How Andrew De Zen found peace in a Japanese forest
Set in Tokyo, Of Woods and Seas is the fourth instalment in Andrew De Zen's sublime series of short films accompanying musician Brady Kendall’s Alaskan Tapes project. shots speaks to the director about mythical motifs, finding inspiration in animation, and shooting in a forest 'full of spirits'.
Titled Of Woods and Seas, this captivating short film is director Andrew De Zen's fourth collaboration with Toronto-based musician Brady Kendall, as part of his ever-evolving music project, the Alaskan Tapes.
The ongoing collaboration has seen the director produce a series of thought-provoking and thematically connected short stories entwined with symbolism and mythology to accompany Kendall's ambient tracks.
Through a stunning combination of live action and VFX, the film, produced through Nakama, explores the realisation that there can be someone more important in your own life than yourself, as we watch a father confronting his past.
Unlock full credits and more with a Source + shots membership.
- Production Company Nakama
- Director Andrew De Zen
- Editorial Outsider
- Color Bacon X
- VFX Impossible Objects
- Executive Producer Kenji Lepretre Sato
- Producer Adam Maruniak
- DP Oliver Millar
How did the concept for the film evolve, and how does the narrative connect to the music?
The original seed I intended to explore was the moment of realisation where you understand there is something more important in your life than yourself. I also wanted the film to be a kind of celebration of life. The music of the whole album is light, airy, and makes you feel like you could float. As I continued to iterate, it slowly became about a father confronting his past in a metaphysical way.
So, I decided to contrast the almost hypnotic lightness of the music with a very emotional journey the character goes through, but it always had to retain the songs softness. I suppose that feeling you experience when you “let go of something” or find “acceptance” in a particularly difficult period in life, normally comes with a sense of weightlessness afterwards. It was this emotion I was chasing and using as my north star. Everything connected back to that.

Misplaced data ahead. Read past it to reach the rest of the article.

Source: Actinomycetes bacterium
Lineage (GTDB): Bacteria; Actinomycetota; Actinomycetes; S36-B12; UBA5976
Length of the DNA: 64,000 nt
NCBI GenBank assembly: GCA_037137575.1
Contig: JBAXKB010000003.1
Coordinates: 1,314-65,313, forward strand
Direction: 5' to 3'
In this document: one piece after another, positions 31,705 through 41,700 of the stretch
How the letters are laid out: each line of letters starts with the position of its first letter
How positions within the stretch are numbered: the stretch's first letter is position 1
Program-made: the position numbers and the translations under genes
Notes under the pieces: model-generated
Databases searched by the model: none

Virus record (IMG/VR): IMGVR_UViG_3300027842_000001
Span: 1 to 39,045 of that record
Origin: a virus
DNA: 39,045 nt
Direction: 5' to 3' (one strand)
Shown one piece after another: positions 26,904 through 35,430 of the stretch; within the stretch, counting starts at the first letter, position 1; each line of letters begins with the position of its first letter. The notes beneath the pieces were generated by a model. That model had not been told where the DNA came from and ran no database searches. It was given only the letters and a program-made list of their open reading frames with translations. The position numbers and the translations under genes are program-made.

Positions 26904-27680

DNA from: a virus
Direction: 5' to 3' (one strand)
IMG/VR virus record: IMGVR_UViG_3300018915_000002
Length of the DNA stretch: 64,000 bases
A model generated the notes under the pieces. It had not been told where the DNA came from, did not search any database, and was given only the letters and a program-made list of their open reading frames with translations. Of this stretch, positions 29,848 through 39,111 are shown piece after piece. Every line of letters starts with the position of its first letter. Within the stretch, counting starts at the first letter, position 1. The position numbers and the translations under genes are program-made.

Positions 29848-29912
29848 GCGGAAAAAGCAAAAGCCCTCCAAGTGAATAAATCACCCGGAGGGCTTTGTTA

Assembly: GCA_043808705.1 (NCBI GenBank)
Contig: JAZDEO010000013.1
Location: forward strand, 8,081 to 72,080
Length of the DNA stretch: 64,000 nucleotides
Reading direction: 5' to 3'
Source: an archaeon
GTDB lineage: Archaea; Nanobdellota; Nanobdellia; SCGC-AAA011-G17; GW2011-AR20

This is your fourth collaboration with Brady Kendall, what is it about his work that keeps drawing you back? How do your creative visions align?
Hmmm. Well maybe it’s because he’s just so damn handsome and fun. Haha. Honestly, collaborating with Brady is one of the most rewarding experiences I’ve had. It’s a rare thing to get what is essentially full creative freedom to make these films together.
We all knew we needed what Kenji Sato, our EP, coined as “a location that is filled with spirits”.
I run him by the baseline concepts and shoot him over my treatment. We chat. I run off and give him updates here and there, maybe some photos. But I also love surprising him. And it’s not like getting sign off or anything like a client. We’re just two little kids running around being like – “I’m excited”, “Me too!”.
It’s this inner child I try to preserve and keep intact so that has a lot to do with it. Together I’d say we sync up really well. We both have poetic and surreal sensibilities. Similar tastes. And Brady is continuously iterating on his music. Always. I find that deeply inspiring.
Above: Behind the scenes imagery
Why did you choose to set it in Tokyo?
My superman of a producer, Adam Maruniak, and I were on a call very early on in development. We knew we needed something special. I pitched Japan, he thought the same thing, and then we kinda just said, yes. Okay. This is it. Nakama Film and their lovely team in Tokyo came on board quickly with Oliver Millar set as our cinematographer and from there we knew we had a dream team.